More than half a century after she was a plaintiff in a lawsuit to integrate Virginia's Charlottesville City Schools, 71-year-old Olivia Ferguson McQueen received her high school diploma on Saturday. The civil rights lawsuit was successful, the Huffington Post reports, but McQueen still spent her senior year sequestered from her peers and tutored in the school-board office, never receiving a diploma.
Despite the setback, McQueen attended Hampton University, earned a master's degree in education from Trinity College in Washington, D.C., and spent her career as an educator.
Albemarle County Public Schools Superintendent Pamela Moran, and Charlottesville City Schools Superintendent Rosa Atkins awarded McQueen her diploma in a ceremony at what is now Burley Middle School. When McQueen was a student, Burley served as the black high school for both county and city students. It is now an Albemarle County school.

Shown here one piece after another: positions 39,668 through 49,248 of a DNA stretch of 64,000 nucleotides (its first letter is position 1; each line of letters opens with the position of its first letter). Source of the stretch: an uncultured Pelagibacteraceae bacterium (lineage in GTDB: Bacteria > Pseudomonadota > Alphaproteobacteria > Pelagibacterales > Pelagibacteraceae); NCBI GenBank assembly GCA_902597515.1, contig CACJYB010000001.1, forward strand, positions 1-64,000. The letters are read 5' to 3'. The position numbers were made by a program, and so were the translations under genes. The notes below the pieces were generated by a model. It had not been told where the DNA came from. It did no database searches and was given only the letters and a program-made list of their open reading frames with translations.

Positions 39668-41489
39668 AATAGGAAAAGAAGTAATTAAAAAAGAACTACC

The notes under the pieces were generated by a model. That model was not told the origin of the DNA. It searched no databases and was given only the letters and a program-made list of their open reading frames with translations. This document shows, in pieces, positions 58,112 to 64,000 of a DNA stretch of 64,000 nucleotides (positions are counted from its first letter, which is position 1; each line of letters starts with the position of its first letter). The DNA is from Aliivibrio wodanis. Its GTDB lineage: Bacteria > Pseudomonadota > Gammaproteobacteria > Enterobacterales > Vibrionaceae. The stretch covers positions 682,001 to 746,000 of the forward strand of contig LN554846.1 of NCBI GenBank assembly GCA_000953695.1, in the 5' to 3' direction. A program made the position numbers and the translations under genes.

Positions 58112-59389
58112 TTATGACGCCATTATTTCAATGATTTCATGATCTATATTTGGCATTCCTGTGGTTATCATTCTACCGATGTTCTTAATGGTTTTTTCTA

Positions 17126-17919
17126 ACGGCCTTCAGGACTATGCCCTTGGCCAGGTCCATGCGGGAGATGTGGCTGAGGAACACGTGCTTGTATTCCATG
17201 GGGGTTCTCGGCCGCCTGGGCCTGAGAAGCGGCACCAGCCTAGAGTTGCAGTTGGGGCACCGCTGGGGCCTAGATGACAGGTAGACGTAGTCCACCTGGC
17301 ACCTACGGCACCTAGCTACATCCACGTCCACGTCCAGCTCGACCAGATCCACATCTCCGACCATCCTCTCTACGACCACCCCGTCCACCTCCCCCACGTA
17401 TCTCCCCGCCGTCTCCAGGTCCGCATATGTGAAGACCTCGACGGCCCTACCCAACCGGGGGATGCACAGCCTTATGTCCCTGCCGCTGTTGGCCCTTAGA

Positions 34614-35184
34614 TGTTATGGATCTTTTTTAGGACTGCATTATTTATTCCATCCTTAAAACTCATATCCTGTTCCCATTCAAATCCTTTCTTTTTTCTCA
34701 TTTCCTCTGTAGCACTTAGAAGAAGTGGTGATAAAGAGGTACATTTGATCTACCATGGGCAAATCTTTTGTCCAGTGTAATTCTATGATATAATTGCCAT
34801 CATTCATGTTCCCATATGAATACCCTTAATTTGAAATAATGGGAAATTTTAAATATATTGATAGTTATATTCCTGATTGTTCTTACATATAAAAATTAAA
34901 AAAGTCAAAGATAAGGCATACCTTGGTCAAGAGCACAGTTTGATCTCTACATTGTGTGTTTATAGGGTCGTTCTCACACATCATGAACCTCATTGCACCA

"What a day this is," McQueen, who grew up on Ridge Street, said. "It really was a surprise when I received a call saying that something was being planned, but I didn't know to what extent something was being planned."
In the auditorium where she watched her peers graduate in June 1959, the school system and the Burley High Varsity Club celebrated McQueen's contribution to generations of African-American school children who came after her.
"I would like to think that I have made a difference, and continue to make a difference," she said after being handed a framed diploma by Atkins and Moran. "But the truth is, we have all made a difference."
Read more at the Huffington Post.